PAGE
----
WASHINGTON — House Republicans are working on a companion to their bill replacing "Obamacare," a legislative second act that would ease cross-state sale of health insurance and limit jury awards for pain and suffering in malpractice lawsuits.
The problem: the so-called "sidecar" bill lacks the votes in the Senate.
Skeptics abound. Republican Sen. Tom Cotton of Arkansas called it "mythical legislation" in an interview Tuesday on the Hugh Hewitt radio show. In a tweet, conservative Rep. Thomas Massie, R-Ky., suggested "Easter basket" might be a better description.
Yet Speaker Paul Ryan, R-Wisc., has said he wants to move a companion bill through the House alongside the main GOP legislation that rolls back key parts of Barack Obama's health care law and limits federal spending on Medicaid for low-income people.
That strategy may just help Ryan put together enough votes to get through the House, but then the sidecar would probably get detached in the Senate, where 60 votes would be needed for such legislation. Republicans only have 52 senators and they would need the support of Democrats alienated by the drive to repeal "Obamacare."
"Some of these ideas might take some of the edge off the (main) bill for people on the right in the Republican Party," said economist Joe Antos of the business-oriented American Enterprise Institute. "I don't know that it can possibly overcome the Senate problems."
At a news conference Tuesday, Senate Minority Leader Chuck Schumer, D-N.Y., said Democrats will not support any legislation reshaping the health care law until Republicans stop trying to repeal it. If Republicans desist, Democrats would be willing to talk.
Schumer later said he isn't keen on the idea of a House companion bill. "They probably have ideas that would make it worse," he said.
Cutting regulations and spurring private market competition are the main goals behind the GOP's idea for a companion bill. Experts say that while some of the proposals sound appealing, they also have practical problems. No final decisions have been made, but here's a look at some proposals that might be in the "sidecar."
CROSS-STATE HEALTH INSURANCE
Selling insurance across state lines is a longtime GOP idea now embraced by President Donald Trump as a way to encourage competition by introducing low-premium plans into high-cost areas. Consumer advocates and state regulators warn that would set off a "race to the bottom" as out-of-state insurers flood the market with skimpy plans that circumvent state requirements, for example New Jersey's mandate for autism coverage.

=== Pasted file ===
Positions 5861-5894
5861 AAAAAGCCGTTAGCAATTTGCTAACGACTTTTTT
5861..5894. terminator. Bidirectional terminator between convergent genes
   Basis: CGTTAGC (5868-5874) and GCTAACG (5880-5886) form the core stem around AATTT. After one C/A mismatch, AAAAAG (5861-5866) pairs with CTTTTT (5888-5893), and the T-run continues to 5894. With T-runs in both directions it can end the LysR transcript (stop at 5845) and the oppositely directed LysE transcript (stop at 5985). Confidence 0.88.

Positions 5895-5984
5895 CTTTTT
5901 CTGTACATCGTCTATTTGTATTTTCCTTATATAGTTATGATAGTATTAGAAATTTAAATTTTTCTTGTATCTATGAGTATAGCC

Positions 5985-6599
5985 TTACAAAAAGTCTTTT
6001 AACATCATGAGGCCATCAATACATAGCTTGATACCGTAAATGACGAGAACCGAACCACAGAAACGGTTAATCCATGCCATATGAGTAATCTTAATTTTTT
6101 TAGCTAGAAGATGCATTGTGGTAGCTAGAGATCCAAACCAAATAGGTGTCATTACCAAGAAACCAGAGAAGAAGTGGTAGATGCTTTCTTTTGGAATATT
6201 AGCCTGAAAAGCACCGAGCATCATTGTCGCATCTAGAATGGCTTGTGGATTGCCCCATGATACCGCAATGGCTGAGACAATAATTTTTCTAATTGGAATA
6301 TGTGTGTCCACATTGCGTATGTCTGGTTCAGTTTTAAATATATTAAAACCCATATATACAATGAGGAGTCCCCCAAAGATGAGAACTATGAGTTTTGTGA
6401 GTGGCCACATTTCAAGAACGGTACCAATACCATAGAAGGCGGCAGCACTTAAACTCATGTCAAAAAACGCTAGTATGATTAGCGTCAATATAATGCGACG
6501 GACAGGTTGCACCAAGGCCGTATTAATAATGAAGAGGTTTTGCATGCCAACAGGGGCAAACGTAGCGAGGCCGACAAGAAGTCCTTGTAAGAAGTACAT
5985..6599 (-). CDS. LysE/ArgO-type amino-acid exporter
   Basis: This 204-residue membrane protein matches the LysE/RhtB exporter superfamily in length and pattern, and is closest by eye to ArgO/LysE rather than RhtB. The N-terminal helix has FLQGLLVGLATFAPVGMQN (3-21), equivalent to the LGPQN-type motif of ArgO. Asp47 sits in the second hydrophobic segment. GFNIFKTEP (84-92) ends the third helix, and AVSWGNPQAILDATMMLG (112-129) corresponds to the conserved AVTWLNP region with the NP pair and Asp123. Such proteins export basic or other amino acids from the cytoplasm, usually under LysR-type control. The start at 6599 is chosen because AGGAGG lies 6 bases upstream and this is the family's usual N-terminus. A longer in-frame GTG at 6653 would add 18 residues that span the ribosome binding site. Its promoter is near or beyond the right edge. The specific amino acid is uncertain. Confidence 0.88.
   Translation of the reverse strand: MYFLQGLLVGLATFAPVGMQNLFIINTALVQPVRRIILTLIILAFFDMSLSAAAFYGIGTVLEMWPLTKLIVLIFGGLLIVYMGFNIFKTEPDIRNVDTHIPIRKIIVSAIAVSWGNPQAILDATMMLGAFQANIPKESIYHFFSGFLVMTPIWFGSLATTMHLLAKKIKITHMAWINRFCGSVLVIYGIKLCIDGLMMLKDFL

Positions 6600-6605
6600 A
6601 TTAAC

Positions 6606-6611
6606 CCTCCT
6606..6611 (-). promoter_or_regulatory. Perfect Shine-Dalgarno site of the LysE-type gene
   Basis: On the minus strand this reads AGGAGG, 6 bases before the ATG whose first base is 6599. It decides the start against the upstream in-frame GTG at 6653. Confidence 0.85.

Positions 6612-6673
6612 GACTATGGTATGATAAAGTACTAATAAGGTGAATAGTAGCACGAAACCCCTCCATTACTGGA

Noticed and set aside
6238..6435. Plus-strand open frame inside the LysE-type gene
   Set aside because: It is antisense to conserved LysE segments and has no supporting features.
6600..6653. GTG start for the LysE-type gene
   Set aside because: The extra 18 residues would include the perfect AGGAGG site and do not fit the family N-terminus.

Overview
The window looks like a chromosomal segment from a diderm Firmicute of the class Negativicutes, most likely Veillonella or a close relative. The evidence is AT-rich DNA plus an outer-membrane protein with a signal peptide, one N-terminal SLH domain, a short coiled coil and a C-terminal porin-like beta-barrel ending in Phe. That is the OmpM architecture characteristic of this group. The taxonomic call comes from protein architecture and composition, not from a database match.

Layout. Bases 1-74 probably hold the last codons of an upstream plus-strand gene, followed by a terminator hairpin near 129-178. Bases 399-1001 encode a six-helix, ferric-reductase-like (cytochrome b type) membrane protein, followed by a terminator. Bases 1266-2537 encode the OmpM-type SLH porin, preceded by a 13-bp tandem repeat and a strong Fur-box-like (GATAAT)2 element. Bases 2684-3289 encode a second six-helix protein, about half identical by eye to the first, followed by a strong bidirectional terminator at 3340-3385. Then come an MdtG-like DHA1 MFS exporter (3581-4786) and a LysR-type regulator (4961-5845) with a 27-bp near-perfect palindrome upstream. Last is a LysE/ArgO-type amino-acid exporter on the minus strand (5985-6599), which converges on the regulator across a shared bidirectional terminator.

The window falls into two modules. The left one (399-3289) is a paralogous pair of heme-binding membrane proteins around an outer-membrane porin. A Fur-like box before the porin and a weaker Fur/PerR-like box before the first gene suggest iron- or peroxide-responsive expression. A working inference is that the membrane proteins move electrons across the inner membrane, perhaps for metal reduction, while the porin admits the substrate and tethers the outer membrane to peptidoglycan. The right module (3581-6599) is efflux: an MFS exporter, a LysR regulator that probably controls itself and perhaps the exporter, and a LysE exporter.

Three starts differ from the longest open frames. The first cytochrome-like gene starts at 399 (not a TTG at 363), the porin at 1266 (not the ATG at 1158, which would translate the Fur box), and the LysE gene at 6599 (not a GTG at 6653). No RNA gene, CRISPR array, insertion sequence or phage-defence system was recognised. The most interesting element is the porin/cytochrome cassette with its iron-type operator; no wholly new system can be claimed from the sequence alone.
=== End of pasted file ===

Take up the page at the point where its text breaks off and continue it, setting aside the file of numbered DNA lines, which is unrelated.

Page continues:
But the idea also gets a surprisingly cool reception from the insurance industry. Why?
It turns out that the price of health insurance, like real estate, reflects local markets. An insurer from Kansas selling policies in Manhattan would have to pay hospitals and doctors in New York according to local rates. Also, building networks of service providers that are attractive to consumers is no easy task for insurers.
Republicans have long advocated capping jury awards for non-economic damages in medical malpractice cases, and $250,000 is a commonly cited limit. The Congressional Budget Office has previously estimated such caps would reduce health care spending by limiting the practice of defensive medicine.
The $250,000 reflects a limit that California imposed in 1975. Adjusted for inflation, that figure would now be over $1 million.
The debate pits two powerful lobbies — doctors and lawyers — against each other. So far the lawyers have gotten the upper hand in Congress.
A criticism of malpractice limits is that they fall hard on those who have suffered the most egregious damage and are likely to face lifetime expenses, for example the family of a brain-damaged infant.
ASSOCIATION HEALTH PLANS
Small businesses would be able to band together to arrange to buy lower-premium plans tailored to their needs.
The debate around association health plans echoes the one over cross-state insurance policies.
Advocates say their idea would provide a way around regulations that raise the cost of health insurance. But consumer advocates and state regulators say it would undermine protections for patients and undercut state oversight of the insurance industry.
A 1940s federal law offers the insurance industry a qualified exemption from federal anti-trust laws. Proponents of repealing the exemption say it is a barrier to competition. In the past, that idea has had bipartisan support in Congress, but it's unclear what would happen now with the two political parties bitterly divided over health care.
Other ideas being discussed among Republicans may also make it into the sidecar legislation.
But they all seem headed for a roadblock in the Senate. Within the administration, Health Secretary Tom Price is working to loosen regulations.
"The chances that they are going to pass this hodgepodge in a separate bill is pretty much between slim and none," said Bob Laszewski, an industry consultant and blogger. "You are not going to get Democratic support for these things."
Ricardo Alonso-Zaldivar And Alan Fram, The Associated Press